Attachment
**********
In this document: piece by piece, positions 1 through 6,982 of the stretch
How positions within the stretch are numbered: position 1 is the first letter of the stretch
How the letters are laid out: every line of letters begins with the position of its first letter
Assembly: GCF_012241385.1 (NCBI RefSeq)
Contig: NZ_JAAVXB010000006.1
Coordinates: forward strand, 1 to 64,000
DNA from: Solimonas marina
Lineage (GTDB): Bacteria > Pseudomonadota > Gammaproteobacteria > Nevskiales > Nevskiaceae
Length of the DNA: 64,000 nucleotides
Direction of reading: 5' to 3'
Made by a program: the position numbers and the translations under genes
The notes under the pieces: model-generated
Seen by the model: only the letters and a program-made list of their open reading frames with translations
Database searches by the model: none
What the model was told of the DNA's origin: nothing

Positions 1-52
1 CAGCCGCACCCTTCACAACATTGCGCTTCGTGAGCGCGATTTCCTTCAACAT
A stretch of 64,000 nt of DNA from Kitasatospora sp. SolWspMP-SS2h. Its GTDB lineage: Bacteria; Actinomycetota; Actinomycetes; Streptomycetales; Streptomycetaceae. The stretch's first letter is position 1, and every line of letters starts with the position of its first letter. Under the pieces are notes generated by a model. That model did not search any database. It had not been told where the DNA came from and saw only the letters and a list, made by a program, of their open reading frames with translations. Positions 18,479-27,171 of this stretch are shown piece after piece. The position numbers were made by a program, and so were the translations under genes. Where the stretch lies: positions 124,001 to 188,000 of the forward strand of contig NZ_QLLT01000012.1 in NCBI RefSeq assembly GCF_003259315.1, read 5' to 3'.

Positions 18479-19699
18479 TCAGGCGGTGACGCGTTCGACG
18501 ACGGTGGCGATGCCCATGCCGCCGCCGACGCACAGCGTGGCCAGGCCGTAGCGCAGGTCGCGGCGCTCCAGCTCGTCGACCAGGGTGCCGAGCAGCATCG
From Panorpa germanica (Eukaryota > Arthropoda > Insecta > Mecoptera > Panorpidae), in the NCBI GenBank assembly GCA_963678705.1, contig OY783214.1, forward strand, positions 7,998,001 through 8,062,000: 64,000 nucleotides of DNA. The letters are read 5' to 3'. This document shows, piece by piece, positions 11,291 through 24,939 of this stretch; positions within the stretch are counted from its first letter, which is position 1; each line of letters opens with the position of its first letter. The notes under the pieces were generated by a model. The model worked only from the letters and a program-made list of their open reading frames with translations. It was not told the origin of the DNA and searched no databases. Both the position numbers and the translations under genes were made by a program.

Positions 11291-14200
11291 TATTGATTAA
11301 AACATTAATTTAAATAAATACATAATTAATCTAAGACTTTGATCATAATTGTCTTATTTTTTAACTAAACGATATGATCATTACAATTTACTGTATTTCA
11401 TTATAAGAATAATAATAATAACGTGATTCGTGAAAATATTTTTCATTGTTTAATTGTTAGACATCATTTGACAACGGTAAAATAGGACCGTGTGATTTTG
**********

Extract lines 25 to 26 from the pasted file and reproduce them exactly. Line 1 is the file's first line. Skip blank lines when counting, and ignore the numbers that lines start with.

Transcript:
11301 AACATTAATTTAAATAAATACATAATTAATCTAAGACTTTGATCATAATTGTCTTATTTTTTAACTAAACGATATGATCATTACAATTTACTGTATTTCA
11401 TTATAAGAATAATAATAATAACGTGATTCGTGAAAATATTTTTCATTGTTTAATTGTTAGACATCATTTGACAACGGTAAAATAGGACCGTGTGATTTTG